Alzheimer’s Disease: Definition and Resources for Families
Alzheimer’s Disease (AD) is a form of dementia, a catchall phrase for difficulties in thinking, memory, reasoning, learning, decision-making and speed in processing information. Researchers estimate that 60 to 80 percent of people with dementia have Alzheimer’s Disease and that 66 percent of the people with the disease are women.
Usually, family and friends are the first to notice signs of Alzheimer’s. A common early sign is the inability to retain information just learned. As the disease progresses, people may be confused about events, time and place. They may also not trust people and walk, talk or swallow with difficulty. However, to make a definitive diagnosis, a doctor may do a brain scan, blood and urine tests; test a person’s memory and learning ability; and question family and friends.
According to the Alzheimer’s Association, other warning signs of the disease are:
- Trouble making conversation
- Misplacing items and being unable to mentally backtrack to try to find out where they are
- Inability to manage personal finances
- Memory loss
- Inability to manage daily life
- Mood changes
- Alienation from friends and family
- Poor decision-making
- Problems forming words in speech and writing
- Trouble with visual and spatial images
Paying for Alzheimer’s Care
People with Alzheimer’s and their caregivers are typically forced to rely on many different types of medical and care oriented services. Since most health insurance plans (for those under 65) lack coverage for some of these needed services, you may need to look elsewhere for help to pay these costs. There are a variety of resources for people and families with low or moderate incomes.
Medicaid, federal and state assistance for healthcare for low-income people, and Medicare may pay for a limited number of days of adults day care. Sometimes help is available to pay for home healthcare. However, families should screen home healthcare agencies carefully to find an efficient one.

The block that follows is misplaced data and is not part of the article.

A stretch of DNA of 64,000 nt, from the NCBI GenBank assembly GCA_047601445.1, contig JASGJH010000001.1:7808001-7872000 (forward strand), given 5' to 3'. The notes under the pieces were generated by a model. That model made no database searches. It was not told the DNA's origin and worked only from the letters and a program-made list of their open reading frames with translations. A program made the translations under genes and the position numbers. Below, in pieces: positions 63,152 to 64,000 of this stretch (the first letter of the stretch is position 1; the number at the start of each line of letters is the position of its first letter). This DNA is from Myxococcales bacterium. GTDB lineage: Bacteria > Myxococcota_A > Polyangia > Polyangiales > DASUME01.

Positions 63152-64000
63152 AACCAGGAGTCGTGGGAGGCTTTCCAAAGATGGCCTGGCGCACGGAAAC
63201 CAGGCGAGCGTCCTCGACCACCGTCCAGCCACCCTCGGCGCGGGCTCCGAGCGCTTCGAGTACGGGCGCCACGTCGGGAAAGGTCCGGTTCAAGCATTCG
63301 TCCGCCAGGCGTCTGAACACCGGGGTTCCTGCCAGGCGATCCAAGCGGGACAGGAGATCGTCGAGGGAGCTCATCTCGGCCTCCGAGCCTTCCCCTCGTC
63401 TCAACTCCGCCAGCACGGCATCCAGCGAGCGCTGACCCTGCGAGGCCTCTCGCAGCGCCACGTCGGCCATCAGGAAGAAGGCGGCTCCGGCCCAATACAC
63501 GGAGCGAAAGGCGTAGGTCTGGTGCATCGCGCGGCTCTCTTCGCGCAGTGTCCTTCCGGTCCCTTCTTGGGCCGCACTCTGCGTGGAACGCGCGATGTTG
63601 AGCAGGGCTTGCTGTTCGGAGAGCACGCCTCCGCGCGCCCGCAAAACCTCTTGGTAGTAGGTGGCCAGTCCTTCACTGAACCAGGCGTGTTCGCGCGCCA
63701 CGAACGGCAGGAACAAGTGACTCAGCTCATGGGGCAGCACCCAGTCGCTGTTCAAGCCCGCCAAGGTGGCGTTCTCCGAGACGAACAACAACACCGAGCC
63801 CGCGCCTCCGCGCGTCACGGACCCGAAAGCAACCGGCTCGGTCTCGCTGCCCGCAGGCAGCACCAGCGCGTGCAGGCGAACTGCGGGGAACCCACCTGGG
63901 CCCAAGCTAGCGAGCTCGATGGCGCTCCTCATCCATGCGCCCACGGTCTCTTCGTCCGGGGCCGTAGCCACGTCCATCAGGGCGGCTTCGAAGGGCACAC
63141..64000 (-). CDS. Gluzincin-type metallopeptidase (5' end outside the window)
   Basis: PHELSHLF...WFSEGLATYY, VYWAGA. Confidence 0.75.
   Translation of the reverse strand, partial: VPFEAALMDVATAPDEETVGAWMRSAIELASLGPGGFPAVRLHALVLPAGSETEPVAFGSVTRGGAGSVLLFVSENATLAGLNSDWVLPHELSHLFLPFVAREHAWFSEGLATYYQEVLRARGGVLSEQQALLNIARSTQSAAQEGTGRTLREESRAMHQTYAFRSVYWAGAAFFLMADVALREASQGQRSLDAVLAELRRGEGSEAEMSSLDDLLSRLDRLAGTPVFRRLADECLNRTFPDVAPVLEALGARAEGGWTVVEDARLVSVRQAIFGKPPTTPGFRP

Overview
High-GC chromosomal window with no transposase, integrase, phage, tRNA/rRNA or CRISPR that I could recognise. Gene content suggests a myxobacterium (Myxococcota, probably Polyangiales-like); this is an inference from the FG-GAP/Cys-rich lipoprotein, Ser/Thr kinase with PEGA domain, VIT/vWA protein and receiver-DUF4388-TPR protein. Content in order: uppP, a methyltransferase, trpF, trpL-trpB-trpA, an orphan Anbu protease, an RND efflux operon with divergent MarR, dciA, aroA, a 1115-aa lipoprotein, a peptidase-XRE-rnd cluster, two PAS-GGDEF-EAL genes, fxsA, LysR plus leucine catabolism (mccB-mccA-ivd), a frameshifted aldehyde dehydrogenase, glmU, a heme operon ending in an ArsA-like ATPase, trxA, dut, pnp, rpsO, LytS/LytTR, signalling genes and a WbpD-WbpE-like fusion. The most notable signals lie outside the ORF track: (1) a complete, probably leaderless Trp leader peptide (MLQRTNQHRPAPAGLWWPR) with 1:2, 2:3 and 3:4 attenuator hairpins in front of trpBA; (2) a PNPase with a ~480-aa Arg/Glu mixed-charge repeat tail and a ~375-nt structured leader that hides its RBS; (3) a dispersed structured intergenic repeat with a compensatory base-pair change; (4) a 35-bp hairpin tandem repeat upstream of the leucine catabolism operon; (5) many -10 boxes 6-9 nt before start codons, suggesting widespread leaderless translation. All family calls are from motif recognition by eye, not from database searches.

PACE (Program for All-Inclusive Care of the Elderly) is a combination of Medicare and Medicaid that allows people with Alzheimer’s to stay at home while receiving services. Social Security Disability Income may be an option for people under 65 with Alzheimer’s who cannot work.
SHIP (State Health Assistance Insurance Program) is a federal program that helps states assist Medicare recipients and their families. Families should also consult local social service agencies and their elected representatives at the county and state level. Veterans should contact the Department of Veterans Affairs to see what benefits they quality for.
For people with higher incomes or for those who think Alzheimer’s disease may be in their future or the future of someone they love, they should consider long-term care insurance, which pays most of the costs associated with diseases that require daily care over a long period of time.
Services People with Alzheimer’s and Their Families May Need
Caregivers find adult daycare quite helpful, as it gives them time to rest or run errands. Some facilities have extended hours for this service, which permits caregivers to go to work or school. Some nursing homes and facilities offer extended care that permits caregivers to have a break, from a few days to a few weeks. Consultations with experts in senior living in the public or private sector help families find out where and how to get services. The assistance of social workers and mental health professionals helps ease the psychological difficulties caregivers and people with Alzheimer’s may experience.
Families may inquire about the delivery of hot meals to the home. However, when previously independent people can no longer care for themselves, residential care is available at some facilities. When those with Alzheimer’s disease are near death, most families welcome hospice care at home or in a facility. Home health aides help with bathing, dressing and preparing meals at home. Families have more peace of mind when they get advice about safety modifications they can make in the home.
Getting legal documents in order is important too. People should have two durable powers of attorney, one governing health and the other finances. They should have a will, as well as a living will, which tells others how they want to be cared for at the end of life. Additionally, they should have DNR (do not resuscitate) orders, which tell loved ones and medical personnel whether they want to be revived if their heart beat becomes erratic or their heart stops.